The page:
The present invention remedies the shortcomings of the prior art by providing an apparatus, system, and method for organizing information by the significance of the information, as well as by type of information. The information, so organized, allows individual and/or group-wide activities to be monitored and conducted more efficiently.
 According to the present invention, there is a method and system for organizing information in a database and attendant software that resides on at least one server that is connected to a network, such as a local area network (“LAN”) and/or a wide area network (“WAN”). Although the present invention is preferably used on a network, it is possible to use the present invention as a standalone device, where that device acts as both the client (user interface) and server (data repository). Preferably, however, one or more client devices, such as PCs, workstations, personal digital assistants, and the like are connected to the server by a network so that individuals can access and/or modify the information that is stored in a database. Information is stored within the present invention in a database having a unique structure that facilitates the definition of, and coordination of tasks among one or more individuals. The structure of information within the present invention also facilitates the tracking of the status of the steps needed to complete a task or a project that satisfies a particular goal. Moreover, the present invention also tracks those actions that are not done now (but could be) and those actions that will never be done now.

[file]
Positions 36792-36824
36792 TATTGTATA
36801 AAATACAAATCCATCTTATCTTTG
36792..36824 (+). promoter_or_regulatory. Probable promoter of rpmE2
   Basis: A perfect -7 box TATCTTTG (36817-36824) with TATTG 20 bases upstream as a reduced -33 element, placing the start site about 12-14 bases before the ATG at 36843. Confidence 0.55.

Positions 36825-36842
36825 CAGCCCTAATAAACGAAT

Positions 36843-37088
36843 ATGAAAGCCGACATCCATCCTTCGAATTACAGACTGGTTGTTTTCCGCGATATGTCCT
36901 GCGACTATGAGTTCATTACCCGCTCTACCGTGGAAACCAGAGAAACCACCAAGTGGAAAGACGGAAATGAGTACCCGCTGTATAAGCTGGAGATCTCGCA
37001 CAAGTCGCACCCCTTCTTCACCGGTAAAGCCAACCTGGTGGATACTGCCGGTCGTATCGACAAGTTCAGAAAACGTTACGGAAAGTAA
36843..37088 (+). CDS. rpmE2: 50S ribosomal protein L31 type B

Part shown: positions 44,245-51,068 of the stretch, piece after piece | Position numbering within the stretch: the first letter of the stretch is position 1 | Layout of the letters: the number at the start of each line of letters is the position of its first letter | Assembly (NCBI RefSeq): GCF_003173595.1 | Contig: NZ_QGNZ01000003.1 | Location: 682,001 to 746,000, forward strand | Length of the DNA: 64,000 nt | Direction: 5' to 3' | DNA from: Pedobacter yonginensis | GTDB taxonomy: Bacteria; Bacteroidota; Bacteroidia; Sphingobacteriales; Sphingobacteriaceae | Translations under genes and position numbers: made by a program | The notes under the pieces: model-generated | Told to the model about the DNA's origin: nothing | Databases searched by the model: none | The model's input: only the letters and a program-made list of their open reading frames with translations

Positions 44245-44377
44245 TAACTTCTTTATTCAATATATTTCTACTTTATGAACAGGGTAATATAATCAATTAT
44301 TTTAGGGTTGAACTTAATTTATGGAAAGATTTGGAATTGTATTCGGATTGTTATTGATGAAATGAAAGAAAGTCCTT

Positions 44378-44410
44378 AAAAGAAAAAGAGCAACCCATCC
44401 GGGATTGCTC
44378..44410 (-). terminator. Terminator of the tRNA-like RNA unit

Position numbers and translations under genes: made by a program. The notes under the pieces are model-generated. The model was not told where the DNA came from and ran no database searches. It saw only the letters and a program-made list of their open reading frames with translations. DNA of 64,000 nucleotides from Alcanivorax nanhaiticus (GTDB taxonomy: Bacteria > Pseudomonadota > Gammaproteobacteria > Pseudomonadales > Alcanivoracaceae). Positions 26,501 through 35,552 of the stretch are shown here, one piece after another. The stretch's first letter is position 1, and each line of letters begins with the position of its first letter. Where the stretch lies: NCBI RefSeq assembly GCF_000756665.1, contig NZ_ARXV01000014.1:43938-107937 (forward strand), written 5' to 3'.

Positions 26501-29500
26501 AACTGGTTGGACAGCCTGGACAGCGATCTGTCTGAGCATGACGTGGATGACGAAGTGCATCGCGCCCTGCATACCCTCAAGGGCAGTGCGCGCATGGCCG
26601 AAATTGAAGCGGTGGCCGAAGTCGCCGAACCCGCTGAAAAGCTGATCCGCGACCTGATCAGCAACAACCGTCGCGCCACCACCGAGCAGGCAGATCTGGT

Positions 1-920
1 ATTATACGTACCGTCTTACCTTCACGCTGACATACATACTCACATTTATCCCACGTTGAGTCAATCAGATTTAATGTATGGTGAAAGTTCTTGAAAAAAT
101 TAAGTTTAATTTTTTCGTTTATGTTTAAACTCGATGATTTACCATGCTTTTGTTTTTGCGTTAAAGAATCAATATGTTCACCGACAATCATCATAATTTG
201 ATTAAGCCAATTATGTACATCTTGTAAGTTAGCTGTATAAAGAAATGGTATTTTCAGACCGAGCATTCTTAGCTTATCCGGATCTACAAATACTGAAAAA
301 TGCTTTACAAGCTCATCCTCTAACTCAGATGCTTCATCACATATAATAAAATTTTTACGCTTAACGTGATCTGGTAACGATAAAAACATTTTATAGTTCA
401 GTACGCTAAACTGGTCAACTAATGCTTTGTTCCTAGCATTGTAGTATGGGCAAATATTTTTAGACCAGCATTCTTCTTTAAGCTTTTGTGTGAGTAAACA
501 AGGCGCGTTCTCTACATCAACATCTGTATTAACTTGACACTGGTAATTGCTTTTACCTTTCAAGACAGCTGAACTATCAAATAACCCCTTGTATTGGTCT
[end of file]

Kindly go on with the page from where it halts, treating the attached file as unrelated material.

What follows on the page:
The present invention stores the information in a unique structure called a “concern cascade” or “structure of fulfillment.” At the top of the concern cascade is one or more areas of concern (“AoC”(s)). Each “AoC” can have one or more sub-areas of concern (“sub-AoC”(s)) or one or more specific concerns. Each sub-AoC can have one or more sub-AoCs, as well as concerns. Each concern, in turn, can have one or more outcomes. Each outcome can have one or more commitments. Each commitment can have one or more occasions. Commitments are results that are committed to you and/or to others that realize outcomes and thus fulfill shared concerns. The present invention can be used, among other things, as a unique system and method for tracking the status and progress of projects in a way that captures not only the project-specific tasks, but also the externalities that may affect the project's progress. Each AoC, each sub-AoC, each concern, each outcome, each commitment, and each occasion can have a unique set of data fields. The number and type of data fields can be altered to suit particular problems that are encountered by the users of the present invention.